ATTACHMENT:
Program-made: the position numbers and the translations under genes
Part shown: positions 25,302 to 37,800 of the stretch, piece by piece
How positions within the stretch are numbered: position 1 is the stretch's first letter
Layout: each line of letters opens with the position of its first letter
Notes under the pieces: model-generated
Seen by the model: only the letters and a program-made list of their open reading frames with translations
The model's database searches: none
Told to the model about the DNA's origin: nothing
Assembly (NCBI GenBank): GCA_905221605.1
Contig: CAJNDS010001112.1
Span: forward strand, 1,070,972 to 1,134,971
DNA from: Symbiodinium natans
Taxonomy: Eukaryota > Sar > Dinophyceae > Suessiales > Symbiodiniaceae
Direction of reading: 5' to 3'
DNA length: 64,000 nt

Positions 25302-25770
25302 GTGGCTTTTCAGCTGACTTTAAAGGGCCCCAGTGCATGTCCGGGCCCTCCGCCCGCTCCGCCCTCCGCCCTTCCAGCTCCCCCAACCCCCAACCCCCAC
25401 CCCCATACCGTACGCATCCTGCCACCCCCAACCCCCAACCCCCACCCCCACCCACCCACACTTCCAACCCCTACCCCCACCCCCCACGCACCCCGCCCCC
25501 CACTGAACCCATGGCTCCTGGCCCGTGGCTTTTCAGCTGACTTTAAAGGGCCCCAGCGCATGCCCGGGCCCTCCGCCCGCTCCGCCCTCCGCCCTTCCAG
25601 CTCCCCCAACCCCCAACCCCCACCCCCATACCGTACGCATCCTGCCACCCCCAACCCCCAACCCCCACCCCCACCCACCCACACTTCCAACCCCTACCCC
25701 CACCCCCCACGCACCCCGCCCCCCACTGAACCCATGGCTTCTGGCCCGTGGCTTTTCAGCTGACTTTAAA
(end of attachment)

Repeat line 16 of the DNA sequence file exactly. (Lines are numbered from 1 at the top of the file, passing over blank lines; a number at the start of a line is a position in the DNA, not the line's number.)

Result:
Positions 25302-25770